Health Stuff

Well, I’ve finally decided to take a step…towards the doctor’s office. I’m not a fan. I’m not a person who gets sick a lot. For the most part when I am sick, I debate about going to the doctor. I hate going and paying to see the doctor only to have them tell me to go home, rest, drink fluids, and it will pass. I have 3 kids, I school at home, I work part-time. I don’t have to “rest” as it is intended to mean. I am fairly good about the maintenance doctor visits, though.

So since I had a horrible case of vertigo May 2007, I have never felt quite “normal”. I always felt like the world might want to spin – even if it didn’t. And since this most recent case of vertigo a month ago, I am not even close to the “normal” I was before.

I’m thinking I have a long-standing history of oddities in my wellbeing that maybe somehow are connected. So I made an appointment with a D.O. I’m hoping that maybe he provide some insight into my issues. Here let me list them:
1. Vertigo with other associated ear symptoms (head CT scan normal).
2. Goiter with nodules (lab work normal)
3. Minor neck injury as a teenager which left calcifications on my cervical vertebrae (seen on x-ray 12 years ago).

Is there some bigger picture that somehow connects all these pieces together. Maybe, say, the neck injury lead to the calcifications (pretty certain on that part) which have grown over time somehow impinging/rubbing on nerves that affect thyroid and inner ear? I know the goiter has been there for at least 4 years. We had family pictures taken and I remember looking at my neck and thinking why is that there? But no one else really thought it was a big deal, so I never mentioned it to the doctor.

After last May’s vertigo and the normal CT scan, my primary care physician (PCP) sent me to an ENT to make sure my ears were normal. The ENT essentially told me there was nothing to be done. I was fine, and to not do the things that cause the vertigo – his diagnosis – benign positional vertigo. When during a routine exam, my PCP thought my thyroid seemed enlarged, she sent me for an ultrasound, which showed and enlarged thyroid with 2 very small nodules. So I went to the endocrinologist who told me yes, your thyroid is enlarged, yes you have nodules, but your lab work is normal so don’t worry about it. Come back in a year so we can monitor the nodules.

Okay, as I said above I don’t like going to the doctor and having them tell me that my cold is just that, a cold. I definitely don’t like knowing something is wrong inside my head and neck (otherwise why would I be having these symptoms?) and yet being told nothing is wrong with me.

I’m fairly normal, healthy person other than these things. But when these things are part of my every day life, they matter. So Monday morning, I’m off to the D.O. I’m hoping the mantra of a D.O. of looking at the whole picture and not just a piece of it may offer something. If not, I’ll stick with the PCP I currently have and cope.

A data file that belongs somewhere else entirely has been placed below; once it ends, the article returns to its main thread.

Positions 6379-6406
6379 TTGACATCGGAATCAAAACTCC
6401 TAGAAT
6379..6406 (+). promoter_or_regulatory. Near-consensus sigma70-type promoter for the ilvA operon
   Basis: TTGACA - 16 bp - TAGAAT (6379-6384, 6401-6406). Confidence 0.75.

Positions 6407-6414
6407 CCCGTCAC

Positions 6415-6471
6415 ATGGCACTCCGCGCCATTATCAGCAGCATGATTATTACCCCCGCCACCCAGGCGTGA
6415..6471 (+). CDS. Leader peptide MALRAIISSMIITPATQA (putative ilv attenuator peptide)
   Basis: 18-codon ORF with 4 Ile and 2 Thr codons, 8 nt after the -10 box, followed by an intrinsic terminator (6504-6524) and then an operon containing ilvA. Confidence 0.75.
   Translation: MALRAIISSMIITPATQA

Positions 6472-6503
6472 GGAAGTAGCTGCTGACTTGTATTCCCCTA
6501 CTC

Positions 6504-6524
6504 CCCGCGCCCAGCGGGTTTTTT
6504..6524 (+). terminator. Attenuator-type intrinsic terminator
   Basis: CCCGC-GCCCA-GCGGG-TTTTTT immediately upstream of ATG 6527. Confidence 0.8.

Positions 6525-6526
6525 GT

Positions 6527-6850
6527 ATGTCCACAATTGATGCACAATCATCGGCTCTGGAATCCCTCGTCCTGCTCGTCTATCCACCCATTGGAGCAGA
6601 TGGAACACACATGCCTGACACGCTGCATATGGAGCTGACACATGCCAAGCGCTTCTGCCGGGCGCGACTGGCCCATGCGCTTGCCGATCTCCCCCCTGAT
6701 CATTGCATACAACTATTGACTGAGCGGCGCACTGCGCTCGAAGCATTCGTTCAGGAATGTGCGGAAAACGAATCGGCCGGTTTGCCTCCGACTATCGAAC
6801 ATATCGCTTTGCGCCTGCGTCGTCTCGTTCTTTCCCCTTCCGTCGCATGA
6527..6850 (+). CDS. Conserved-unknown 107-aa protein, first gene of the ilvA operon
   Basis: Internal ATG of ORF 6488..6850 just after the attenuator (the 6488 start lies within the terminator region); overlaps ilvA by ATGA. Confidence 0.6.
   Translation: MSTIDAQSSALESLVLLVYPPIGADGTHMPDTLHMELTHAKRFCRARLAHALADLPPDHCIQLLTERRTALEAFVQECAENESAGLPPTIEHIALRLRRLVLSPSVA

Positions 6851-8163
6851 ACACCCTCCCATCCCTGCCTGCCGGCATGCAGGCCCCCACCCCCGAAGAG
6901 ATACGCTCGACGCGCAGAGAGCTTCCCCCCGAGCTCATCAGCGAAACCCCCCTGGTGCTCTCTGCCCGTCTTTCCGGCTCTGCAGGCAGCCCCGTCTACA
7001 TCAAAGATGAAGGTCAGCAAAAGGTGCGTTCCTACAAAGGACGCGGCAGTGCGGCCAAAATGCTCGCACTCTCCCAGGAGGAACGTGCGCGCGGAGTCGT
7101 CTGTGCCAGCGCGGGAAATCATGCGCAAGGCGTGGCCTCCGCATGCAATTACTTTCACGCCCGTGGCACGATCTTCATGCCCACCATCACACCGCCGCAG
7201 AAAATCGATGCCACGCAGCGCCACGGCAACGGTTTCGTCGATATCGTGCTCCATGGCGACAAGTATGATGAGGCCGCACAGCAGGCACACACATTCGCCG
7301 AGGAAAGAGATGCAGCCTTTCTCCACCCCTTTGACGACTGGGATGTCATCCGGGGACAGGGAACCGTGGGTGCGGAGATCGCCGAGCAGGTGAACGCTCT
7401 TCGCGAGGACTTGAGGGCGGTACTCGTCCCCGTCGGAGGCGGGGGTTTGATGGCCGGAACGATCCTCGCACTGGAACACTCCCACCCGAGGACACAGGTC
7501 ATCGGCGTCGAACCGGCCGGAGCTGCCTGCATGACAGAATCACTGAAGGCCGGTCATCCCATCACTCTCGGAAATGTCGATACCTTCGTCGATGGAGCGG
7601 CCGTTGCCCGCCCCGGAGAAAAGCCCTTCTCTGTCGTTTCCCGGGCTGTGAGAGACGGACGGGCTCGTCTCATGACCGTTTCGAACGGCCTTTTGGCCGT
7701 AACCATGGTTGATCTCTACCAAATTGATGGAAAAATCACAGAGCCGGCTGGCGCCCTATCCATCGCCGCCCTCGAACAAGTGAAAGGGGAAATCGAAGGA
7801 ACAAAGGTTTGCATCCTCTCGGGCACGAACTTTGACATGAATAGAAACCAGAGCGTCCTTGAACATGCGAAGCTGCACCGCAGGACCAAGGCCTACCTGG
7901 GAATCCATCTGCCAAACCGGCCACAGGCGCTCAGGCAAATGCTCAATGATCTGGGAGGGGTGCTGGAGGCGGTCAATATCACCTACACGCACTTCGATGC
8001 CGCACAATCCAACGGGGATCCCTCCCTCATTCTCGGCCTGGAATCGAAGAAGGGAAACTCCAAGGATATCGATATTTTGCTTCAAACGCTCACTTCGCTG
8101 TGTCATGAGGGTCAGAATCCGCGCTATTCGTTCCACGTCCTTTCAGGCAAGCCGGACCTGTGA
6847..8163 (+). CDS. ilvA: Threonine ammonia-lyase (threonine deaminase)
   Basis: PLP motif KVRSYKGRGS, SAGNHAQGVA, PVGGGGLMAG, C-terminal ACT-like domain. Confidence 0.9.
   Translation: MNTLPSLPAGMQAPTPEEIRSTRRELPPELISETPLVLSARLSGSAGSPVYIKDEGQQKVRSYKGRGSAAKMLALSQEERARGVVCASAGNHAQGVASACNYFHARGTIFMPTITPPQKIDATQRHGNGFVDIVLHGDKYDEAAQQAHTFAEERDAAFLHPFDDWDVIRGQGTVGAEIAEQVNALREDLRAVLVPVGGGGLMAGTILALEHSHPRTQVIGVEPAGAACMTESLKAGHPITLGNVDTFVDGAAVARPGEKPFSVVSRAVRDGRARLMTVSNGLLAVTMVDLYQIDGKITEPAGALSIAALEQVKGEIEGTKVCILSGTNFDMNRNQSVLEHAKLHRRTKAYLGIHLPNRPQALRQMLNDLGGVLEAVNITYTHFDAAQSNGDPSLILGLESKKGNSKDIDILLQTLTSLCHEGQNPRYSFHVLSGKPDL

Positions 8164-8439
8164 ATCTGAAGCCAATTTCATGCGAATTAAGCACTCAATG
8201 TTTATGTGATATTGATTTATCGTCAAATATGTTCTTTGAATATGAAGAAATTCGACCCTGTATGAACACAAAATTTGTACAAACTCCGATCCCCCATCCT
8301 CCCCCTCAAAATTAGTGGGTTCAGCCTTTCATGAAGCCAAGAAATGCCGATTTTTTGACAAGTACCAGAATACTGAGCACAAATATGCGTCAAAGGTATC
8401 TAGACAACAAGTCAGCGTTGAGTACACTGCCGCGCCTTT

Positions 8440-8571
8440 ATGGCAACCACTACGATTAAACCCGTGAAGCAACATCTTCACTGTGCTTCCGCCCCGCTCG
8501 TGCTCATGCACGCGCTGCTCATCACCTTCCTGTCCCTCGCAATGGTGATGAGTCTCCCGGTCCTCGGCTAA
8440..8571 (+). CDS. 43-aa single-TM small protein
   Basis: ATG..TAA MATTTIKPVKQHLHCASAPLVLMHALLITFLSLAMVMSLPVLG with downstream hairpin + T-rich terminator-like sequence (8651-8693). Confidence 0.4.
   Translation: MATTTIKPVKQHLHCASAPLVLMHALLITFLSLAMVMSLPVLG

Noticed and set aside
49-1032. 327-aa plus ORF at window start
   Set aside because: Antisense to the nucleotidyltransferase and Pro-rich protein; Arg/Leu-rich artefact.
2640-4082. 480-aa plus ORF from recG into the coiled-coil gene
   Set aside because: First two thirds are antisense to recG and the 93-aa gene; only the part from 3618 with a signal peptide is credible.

Okay, so enough of my bitching. Treadmill here I come.


2 responses to this post.

  1. Posted by I, Rodius on September 8, 2008 at 9:15 pm

    So how’d it go at the doctor? I know how you feel about hating to go and then finding out your cold was just a cold. I was actually quite proud of myself for going straight to the doctor after coughing up blood rather than waiting and seeing if it got any better on its own. Vertigo would be troublesome. Here’s hoping your cold is just a cold, even if you did go to the doctor!

  2. Posted by Living In a Girl's World on September 8, 2008 at 9:47 pm

    Twitter kind of summed it up. The doc was nice. He spent about 40 minutes with me and thought it was odd that I didn’t want to see a specialist. He said he is always getting requests for that from his patients.

    He told me that MAYBE my body finally has (after 15 years of living here) developed allergies, and this is how it manifests in my body. Also my left ear has been felt plugged up the last couple of days – well my left tympanic membrane looked fine, but my right one was bulging a little. Go figure. He also said that he had luck using amitryptline (very low dose) on other patients with vertigo. It’s an antidepressant, but effective dosages in adults is at least 5 times what he has prescribed for me. I haven’t decided if I’m going to take it or not. He also wrote up orders for an MRI of my head and neck just to look for any abnormalities.

    Essentially he told me what all the others have told me, except that he was willing to “experiment” and see if we found something that works. I told him that I felt too damn young and relatively healthy to be having “chronic” problems.

    Here’s hopin’!

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